Patrick Lincoln
(Stanford University, 1992), Computational Aspects of Linear Logic
 John Mitchell
(Massachusetts Institute of
Technology, 1984), Lambda Calculus Models of Typed Programming
Languages
 Albert Meyer
(Harvard University, 1972), On Complex
Recursive Functions
 Patrick Fischer
(Massachusetts Institute
of Technology, 1962), Theory of Provable Recursive Functions
 Hartley
Rogers, Jr. (Princeton
University, 1952), Some Results on Definability and Decidability in
Elementary Theories
 Alonzo
Church
(Princeton University, 1927), Alternatives to Zermelo's
Assumption
 Oswald
Veblen
(The University of Chicago, 1903), A System of Axioms for
Geometry
 Eliakim
Moore (Yale University, 1885), Extensions of Certain Theorems of
Clifford and Cayley in the Geometry
of n Dimensions
 Hubert
Anson Newton (Yale University, 1850). Newton may have never
properly completed a Ph.D., though he taught at Yale, was head of
the math department for many years, and published in higher
mathematics. Michael Chales has been claimed as a mentor of Newton,
but there is scant concrete evidence of an actual studentadvisor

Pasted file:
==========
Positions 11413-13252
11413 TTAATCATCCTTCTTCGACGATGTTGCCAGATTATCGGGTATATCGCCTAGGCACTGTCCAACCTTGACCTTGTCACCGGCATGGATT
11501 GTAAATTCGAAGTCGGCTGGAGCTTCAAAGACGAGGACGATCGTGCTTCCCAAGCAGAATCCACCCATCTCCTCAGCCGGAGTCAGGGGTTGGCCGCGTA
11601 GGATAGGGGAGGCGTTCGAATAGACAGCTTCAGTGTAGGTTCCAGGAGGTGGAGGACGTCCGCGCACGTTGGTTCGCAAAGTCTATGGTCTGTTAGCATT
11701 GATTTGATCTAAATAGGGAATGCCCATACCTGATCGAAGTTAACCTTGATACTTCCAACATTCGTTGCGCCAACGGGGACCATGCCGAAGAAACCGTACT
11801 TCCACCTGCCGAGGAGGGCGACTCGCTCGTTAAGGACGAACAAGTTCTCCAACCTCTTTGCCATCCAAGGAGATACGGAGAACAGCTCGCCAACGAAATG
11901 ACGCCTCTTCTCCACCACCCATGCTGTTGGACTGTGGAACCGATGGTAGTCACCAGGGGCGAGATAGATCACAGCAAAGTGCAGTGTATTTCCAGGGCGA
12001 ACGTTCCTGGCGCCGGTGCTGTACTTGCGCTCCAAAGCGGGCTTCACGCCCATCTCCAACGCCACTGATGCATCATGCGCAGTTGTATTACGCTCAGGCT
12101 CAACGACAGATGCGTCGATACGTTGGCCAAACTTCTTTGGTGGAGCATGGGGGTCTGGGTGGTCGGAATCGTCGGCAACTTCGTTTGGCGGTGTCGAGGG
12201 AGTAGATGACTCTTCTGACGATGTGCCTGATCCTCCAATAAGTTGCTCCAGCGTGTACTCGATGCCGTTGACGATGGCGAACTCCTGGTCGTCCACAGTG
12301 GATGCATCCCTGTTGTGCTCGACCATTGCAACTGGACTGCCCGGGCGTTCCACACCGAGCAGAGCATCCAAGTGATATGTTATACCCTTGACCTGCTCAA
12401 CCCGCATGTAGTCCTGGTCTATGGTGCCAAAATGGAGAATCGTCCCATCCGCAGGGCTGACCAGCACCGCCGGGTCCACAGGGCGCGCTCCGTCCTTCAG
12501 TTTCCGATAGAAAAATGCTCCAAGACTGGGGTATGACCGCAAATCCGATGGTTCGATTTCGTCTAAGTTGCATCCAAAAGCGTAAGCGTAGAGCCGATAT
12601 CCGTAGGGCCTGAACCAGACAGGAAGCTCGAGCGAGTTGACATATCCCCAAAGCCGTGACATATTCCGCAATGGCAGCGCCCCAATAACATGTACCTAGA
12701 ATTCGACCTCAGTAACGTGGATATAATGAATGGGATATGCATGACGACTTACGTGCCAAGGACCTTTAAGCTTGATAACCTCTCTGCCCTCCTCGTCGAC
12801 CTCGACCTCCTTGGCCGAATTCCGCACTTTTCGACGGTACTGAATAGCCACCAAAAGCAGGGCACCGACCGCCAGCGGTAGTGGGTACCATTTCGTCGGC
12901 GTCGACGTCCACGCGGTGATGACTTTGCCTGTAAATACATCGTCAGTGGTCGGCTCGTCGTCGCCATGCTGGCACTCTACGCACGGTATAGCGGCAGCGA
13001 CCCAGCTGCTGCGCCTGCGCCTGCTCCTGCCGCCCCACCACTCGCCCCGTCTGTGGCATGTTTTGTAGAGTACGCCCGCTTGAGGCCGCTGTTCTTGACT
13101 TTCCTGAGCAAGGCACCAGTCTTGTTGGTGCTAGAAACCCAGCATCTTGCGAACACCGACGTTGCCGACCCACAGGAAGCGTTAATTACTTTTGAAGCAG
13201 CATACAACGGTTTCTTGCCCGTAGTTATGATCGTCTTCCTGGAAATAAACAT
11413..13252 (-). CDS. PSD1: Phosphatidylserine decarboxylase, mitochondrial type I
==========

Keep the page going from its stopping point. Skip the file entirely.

relationship. So the remainder of this list is somewhat speculative.
 Michel
Chasles (École Polytechnique in Paris 1814)
 SiméonDenis
Poisson (École Polytechnique in Paris 1800)
 JosephLouis
Lagrange (could argue that PierreSimon Laplace was advisor of Poisson)

Leonhard
Euler (Universitt Basel 1726) Dissertatio physica de sono

Johann
Bernoulli (Universität Basel 1690/1694)
Dissertatio de effervescentia et fermentatione; Dissertatio Inauguralis
PhysicoAnatomica de Motu Musculorum
 Jacob
Bernoulli, (Universität Basel, 1684) Solutionem tergemini
problematis arithmetici, geometrici et astronomici

Gottfried Wilhelm Leibniz
, (Universitt Altdorf, 1666)
Disputatio Inauguralis De Casibus Perplexis In Jure

Christiaan Huygens , (Universit d'Angers 1647, 1655)

Frans van Schooten, Jr , (Universiteit Leiden 1635)
 There is a chain of claimed other studentadvisor relationships
on the mathematics genealogy project that continues:
Jacobus Golius (1612), Thomas Erpenius (1608), Joseph Justus Scaliger
(1563), Adrien Turnebe (1532), Jacques Toussain (1521), Guillaume Bude
(1486), Janus Lascaris (1472), Demetrios Chalcocondyles (1452), etc.
However, any genealogy dating back to the dark ages becomes vague.
(Sources: The
Mathematics Genealogy Project and MacTutor History
of Mathematics archive and
Brian Howard's home page)